The Ranting Part
Much ado has been made of Google disabling the blog and Gmail account of artist Dennis Cooper. Apparently, beyond a general reference to ‘violation of terms of service’, Google has yet to explain why they took the action they did.
More importantly for Cooper is that he had posted ‘years of work’ to his blog, and is now unable to access it.
However, totally absent from the discussion so far is the question of why Cooper does not have backup copies of his work, whether on physical hard drives or write-once media in his possession, in ‘the cloud’ or on another service, or in hard-copy form.
I always thought it was common sense to keep at least one backup copy of important files. That way, if a copy stored in one place is lost for some reason (hard drives do fail, after all), it can be replaced with a backup copy. With a regular backup routine in place, even if updates to a file have not yet been backed up, the amount of work on that file lost due to a hard drive failure, data corruption, or accidental erasure can be minimized
Google does owe Cooper a proper explanation for why his accounts were suspended. But it is neither their fault nor their responsibility that Cooper did not maintain backups of his work.
Making Regular Backups
Creating regular backups of your work is not only a smart thing to do, it’s also easy. There are a number of ways you can go about it.
External hard drives are relatively inexpensive—and probably the best method to use. They’re also essential, since you should be backing up your computer on a regular basis anyway. Not only will using an external hard drive and a reliable backup program to clone your computer’s internal drive help you keep important data safe, but having a bootable backup will help you troubleshoot internal hard drive problems, and make restoring your system much simpler in the event you have to replace an internal drive.
Even if you do not choose to clone your internal hard drive to an external disk, storing copies of important files on an external disk ensures they will not be lost in the event your computer’s internal drive fails or is corrupted by viruses or electrical surges.
Of course, external drives are just as capable of failing as internal drives, so it is helpful to have more than one. I regularly back up my computer to two different drives. I use one drive with Apple’s Time Machine for incremental backups, and the other drive for cloning my internal drive with the backup application SuperDuper.
The Cloud and/or Other Online Services
Cloud backup services are all over the place. Box, Dropbox, Amazon, Microsoft, Apple—all these companies and more offer online storage. A small amount of storage is usually available for free, with more storage available for a price. Not only can cloud storage be useful for backing up important files, those files can be accessed from any computer as long as you have either a link or your username and password.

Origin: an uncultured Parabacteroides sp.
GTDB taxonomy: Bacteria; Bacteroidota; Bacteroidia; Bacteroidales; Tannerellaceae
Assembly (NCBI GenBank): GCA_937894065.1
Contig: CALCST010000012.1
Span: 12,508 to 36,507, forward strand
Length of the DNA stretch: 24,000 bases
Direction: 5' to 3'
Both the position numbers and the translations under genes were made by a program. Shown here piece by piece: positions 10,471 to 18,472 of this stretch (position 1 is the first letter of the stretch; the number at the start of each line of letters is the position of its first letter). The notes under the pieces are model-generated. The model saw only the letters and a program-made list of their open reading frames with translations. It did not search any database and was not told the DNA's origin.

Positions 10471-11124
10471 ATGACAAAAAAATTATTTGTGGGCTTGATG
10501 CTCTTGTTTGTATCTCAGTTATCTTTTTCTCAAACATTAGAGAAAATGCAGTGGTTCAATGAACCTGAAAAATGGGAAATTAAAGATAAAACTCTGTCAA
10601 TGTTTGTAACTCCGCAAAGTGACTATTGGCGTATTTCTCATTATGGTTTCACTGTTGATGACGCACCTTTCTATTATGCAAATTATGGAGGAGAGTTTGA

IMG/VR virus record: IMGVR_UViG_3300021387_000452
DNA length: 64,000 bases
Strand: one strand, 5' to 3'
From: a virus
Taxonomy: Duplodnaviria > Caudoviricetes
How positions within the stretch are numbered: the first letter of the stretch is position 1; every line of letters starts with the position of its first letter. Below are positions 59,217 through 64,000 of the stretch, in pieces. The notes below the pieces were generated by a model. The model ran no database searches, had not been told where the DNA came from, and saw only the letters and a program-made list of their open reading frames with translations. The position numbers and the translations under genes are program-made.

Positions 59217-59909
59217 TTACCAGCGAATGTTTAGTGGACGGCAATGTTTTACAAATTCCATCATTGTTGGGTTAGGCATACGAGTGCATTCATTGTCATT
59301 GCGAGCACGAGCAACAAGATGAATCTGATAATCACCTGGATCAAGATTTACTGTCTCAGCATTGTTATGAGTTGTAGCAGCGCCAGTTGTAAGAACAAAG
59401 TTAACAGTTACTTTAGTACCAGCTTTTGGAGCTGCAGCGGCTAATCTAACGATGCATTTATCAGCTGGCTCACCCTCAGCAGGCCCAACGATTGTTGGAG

After years of resistance, I use Dropbox to store my working files for copy-editing jobs, poems, and my ‘love notes to the days of the week’ series. Thanks to synchronization, I can switch back and forth between my desktop computer and my laptop, and always be sure that the version of the file I am working on is up to date.
Even if you don’t make use of cloud storage, there are always other online services and social media that can serve quite nicely as backups. Do you upload photos to Flickr? Those photos will still be there if something happens to your hard drive. Do you upload drafts of your novel-in-progress to Wattpad? That text will still be there if something happens to your working files. Do you upload videos to YouTube or Vimeo, or sound files to SoundCloud? A corrupted file on your hard drive won’t affect the files you have stored on those services. All that stuff you’ve uploaded to Facebook? It’s pretty much there until you remove it, so it will be there for you if something happens to your files.
Hard Copies and Recordable Media
For a lot of people, these are going by the wayside—but don’t rule them out. Much like the way you can re-rip your CDs if something happens to your iTunes or MP3 files, printouts of your digital photos on quality inkjet photo paper can be scanned if you should lose your digital photos. Or, you can store copies of digital photos, videos, and MP3s to CD-R or DVD-R discs. If you buy digital downloads instead of physical CDs, burning those albums and songs to CD-R can come in handy, particularly in those instances where a purchase was made long enough ago that the album or song is no longer available to re-download.
Hard drives, the cloud, online services, social media, recordable media, hard copies—all are options for backing up important stuff. Most of them are relatively inexpensive—and their benefits far outweigh their cost.
On more than one occasion, my propensity for making multiple backups has saved my bacon. Instead of having to spend money to reacquire media, or spending hours to try to recreate lost work, I have been able to limit my losses and restore files by turning to backups. They have saved me from having to buy new copies of CDs, replace no-longer-available software, and recreate lost work from scratch, In short, backups have saved my bacon.
Even if you use only one backup method, if you use it regularly, it will get you out of a jam someday. Promise.
(15 July 2016)